I have been involved in British politics for more than a decade. Suddenly, everything has changed.
One week before the United Kingdom votes whether to continue its membership in the European Union (EU), Jo Cox, a Labour member of Parliament (MP) representing a constituency in Northern England, died after being stabbed and shot in the street in Birstall, West Yorkshire.
I’ve worked in parliament, been a lobbyist, and now help evangelical Christians engage in politics. I’ve never known anything like these past few months as the UK prepares to vote in the EU referendum, popularly called “Brexit.”
The wrangling of recent weeks pales into insignificance in the wake of the death of a public servant who was doing what MPs regularly do: meeting with constituents to hear their concerns. These one-on-one meetings, which take place up and down the country in offices, town halls, and local libraries, are the front line of politics.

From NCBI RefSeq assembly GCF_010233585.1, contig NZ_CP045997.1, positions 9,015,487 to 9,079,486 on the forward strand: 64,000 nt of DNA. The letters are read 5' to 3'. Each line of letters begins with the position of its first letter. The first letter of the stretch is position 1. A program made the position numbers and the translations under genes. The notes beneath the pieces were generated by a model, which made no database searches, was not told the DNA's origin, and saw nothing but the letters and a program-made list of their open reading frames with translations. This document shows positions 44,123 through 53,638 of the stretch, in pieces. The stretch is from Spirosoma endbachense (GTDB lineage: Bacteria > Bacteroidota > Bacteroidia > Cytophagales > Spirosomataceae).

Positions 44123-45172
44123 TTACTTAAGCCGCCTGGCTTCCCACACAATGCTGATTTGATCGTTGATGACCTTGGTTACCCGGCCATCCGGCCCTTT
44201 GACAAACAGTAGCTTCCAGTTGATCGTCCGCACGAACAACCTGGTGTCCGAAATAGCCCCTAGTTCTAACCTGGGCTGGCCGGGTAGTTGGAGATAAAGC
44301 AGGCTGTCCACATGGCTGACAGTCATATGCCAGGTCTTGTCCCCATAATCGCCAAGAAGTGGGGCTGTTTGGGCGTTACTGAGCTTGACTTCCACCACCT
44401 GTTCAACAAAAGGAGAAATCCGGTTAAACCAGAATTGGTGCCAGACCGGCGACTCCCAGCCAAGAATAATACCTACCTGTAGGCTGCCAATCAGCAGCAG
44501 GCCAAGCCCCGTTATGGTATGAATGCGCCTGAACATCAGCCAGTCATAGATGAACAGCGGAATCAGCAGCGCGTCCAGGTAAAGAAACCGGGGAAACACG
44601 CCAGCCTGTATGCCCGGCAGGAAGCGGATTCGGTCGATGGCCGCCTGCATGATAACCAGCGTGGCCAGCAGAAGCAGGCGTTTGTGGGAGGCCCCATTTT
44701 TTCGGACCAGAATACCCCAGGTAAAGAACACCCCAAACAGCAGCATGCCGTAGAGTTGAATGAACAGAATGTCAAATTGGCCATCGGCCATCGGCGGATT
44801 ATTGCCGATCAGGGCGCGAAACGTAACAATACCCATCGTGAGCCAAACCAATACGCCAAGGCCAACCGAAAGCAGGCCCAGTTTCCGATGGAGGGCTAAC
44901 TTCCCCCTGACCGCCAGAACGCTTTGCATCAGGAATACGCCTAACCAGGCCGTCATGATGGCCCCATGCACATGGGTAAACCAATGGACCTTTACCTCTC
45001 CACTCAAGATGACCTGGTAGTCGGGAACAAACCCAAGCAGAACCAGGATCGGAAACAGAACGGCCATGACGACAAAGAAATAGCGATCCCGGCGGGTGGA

Political systems where a single person represents a constituency foster this sort of connection. But alongside the value, it brings incredible vulnerability.
Michael Deacon, paid to write political sketches for the Daily Telegraph, gave one of the most poignant tributes: “We aren’t ruled by a cabal of the evil, greedy, and callous. We’re served by human beings who make mistakes, and get no end of grief even when they don’t.”
Cox’s husband, Brendan, found the words—I do not know how—in the immediate aftermath to sum up her life: “Jo believed in a better world, and she fought for it every day of her life with an energy and a zest for life that would exhaust most people.”
The campaigns to either leave or remain in the EU had reached ...1
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